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Kids must come first in enrolment debate

The best interests of children should be the major driver of any change to policies around initial school enrolments, not cost cutting or administrative simplicity, Labour’s Education spokesperson Chris Hipkins says.

 

“The introduction of school cohort entry is being driven by administrative convenience rather than the needs of the child. Many other countries have children starting school much later, some at seven years old, while the New Zealand government seeks to allow four year olds to start school.

“When asked to explain why the Government had decided against allowing children to start school at the beginning of the closest term after their fifth birthday, officials provided detailed advice as to the likely cost to the education system, including the cost of children remaining in early childhood education longer.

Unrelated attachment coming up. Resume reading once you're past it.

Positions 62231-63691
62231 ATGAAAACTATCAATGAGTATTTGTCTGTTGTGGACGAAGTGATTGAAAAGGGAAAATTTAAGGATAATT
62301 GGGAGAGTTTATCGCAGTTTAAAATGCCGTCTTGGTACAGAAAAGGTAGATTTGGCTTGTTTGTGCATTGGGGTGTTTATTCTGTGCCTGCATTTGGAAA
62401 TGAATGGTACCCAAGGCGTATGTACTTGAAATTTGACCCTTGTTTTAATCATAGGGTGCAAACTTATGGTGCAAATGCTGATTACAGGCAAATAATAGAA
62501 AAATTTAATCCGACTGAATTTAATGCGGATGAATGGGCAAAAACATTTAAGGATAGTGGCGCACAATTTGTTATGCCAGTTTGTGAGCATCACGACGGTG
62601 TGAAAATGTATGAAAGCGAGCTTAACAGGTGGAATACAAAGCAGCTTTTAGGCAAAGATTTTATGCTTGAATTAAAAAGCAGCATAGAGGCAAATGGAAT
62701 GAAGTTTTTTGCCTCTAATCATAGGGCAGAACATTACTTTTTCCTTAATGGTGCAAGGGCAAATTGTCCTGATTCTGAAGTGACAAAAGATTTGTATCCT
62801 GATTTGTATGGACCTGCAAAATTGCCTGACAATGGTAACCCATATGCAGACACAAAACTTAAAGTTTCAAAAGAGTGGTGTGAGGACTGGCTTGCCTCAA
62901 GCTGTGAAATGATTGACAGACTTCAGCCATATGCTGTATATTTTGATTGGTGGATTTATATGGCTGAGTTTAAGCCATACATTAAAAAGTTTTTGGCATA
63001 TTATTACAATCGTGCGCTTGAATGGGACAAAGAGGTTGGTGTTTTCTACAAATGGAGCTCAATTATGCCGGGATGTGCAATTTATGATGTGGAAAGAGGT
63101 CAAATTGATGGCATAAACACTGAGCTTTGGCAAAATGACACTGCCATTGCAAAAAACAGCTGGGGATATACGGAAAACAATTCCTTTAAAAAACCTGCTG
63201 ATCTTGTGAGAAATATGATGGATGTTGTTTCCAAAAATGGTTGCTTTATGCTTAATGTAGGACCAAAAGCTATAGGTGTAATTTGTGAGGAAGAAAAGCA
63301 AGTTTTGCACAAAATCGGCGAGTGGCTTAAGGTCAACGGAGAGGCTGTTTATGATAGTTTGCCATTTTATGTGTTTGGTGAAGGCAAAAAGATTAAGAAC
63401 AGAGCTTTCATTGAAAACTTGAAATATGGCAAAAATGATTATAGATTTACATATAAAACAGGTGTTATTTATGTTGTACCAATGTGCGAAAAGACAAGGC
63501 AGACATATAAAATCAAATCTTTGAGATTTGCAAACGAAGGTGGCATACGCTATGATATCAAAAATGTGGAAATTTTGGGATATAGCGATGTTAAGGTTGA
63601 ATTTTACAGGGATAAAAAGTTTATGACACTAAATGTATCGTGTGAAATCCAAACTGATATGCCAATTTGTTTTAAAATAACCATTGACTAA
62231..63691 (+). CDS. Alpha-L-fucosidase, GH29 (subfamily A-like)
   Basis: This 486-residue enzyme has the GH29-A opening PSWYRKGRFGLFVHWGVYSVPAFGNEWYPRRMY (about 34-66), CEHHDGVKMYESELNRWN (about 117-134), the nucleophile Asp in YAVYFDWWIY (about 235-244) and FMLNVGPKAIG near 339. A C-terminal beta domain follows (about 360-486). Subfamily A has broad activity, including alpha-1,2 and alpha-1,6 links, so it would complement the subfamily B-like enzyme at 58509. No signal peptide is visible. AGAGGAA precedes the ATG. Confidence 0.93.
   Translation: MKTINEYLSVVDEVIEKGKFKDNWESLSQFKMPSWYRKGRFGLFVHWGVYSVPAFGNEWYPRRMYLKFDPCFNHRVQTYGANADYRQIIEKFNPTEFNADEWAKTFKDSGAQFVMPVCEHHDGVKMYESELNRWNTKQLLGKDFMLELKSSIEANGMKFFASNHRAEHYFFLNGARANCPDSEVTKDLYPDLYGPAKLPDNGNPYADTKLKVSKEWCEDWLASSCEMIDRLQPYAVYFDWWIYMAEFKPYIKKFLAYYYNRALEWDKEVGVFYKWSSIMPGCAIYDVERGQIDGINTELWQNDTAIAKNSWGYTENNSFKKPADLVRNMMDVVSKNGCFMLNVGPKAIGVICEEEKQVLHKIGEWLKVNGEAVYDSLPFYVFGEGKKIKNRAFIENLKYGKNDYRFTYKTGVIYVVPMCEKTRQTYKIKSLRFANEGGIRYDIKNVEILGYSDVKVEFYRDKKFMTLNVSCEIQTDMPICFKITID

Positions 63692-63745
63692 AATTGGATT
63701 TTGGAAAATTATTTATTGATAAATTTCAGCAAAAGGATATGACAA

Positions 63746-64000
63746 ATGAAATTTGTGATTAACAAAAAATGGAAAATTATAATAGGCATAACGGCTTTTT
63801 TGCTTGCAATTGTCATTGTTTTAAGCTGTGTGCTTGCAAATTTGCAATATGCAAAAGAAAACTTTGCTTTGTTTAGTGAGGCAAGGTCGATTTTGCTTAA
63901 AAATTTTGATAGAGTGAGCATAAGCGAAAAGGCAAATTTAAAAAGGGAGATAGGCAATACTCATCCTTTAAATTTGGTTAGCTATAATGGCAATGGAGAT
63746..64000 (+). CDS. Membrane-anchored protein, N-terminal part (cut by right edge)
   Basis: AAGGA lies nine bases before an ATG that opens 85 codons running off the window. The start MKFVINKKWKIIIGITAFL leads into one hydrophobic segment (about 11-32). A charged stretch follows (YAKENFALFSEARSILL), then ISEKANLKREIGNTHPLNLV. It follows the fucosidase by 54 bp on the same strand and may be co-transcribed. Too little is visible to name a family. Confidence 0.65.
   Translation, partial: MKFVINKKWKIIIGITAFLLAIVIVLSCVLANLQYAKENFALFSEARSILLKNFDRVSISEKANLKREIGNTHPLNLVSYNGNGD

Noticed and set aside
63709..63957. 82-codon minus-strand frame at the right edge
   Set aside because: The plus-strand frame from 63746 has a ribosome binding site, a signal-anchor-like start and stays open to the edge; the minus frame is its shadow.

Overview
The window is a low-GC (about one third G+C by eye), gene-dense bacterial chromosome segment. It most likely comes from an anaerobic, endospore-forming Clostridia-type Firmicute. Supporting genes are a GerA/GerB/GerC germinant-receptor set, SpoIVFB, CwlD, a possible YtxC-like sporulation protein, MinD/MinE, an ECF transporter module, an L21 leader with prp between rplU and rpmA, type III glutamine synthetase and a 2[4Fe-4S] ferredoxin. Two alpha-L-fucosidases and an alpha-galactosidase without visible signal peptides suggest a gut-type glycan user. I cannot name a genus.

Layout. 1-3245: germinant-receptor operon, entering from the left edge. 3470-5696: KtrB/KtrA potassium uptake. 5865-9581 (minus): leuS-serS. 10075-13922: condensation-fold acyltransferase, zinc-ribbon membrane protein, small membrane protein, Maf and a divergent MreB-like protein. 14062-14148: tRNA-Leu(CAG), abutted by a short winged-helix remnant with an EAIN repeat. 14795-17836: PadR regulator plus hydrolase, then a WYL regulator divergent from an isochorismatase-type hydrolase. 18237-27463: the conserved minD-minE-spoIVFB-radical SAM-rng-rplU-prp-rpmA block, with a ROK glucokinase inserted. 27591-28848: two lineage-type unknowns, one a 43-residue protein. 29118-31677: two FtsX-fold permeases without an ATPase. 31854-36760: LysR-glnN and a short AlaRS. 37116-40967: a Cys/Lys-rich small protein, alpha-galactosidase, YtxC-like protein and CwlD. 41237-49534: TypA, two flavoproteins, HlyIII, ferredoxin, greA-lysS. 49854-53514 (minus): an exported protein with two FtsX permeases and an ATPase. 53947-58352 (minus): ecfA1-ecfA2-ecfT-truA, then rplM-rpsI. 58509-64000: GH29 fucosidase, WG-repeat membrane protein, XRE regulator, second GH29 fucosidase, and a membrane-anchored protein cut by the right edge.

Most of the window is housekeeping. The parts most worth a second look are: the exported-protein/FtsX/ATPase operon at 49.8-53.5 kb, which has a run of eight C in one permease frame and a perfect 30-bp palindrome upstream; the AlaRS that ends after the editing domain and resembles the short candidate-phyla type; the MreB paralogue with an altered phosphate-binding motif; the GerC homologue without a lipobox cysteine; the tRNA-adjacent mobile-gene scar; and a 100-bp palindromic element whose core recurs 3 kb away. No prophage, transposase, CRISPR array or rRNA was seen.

“Clearly the policy of allowing children to start school before their fifth birthday is being driven by a desire to cut costs, rather than a desire to do what is in the best interests of the child.

 

“The ability of New Zealand new entrant teachers to cater for individual children’s needs as they arrive at school after their fifth birthday is internationally admired. Allowing tailored support around this critical transition has also been supported by the Education Review Office. 

 

“No research has been presented to demonstrate that cohort entry will be better for the child. No submitters to the Education Select Committee argued in favour of four year olds being allowed to enrol in school.

 

“This is yet another example of the National Government cutting costs and cutting corners to the detriment of future generations,” Chris Hipkins says.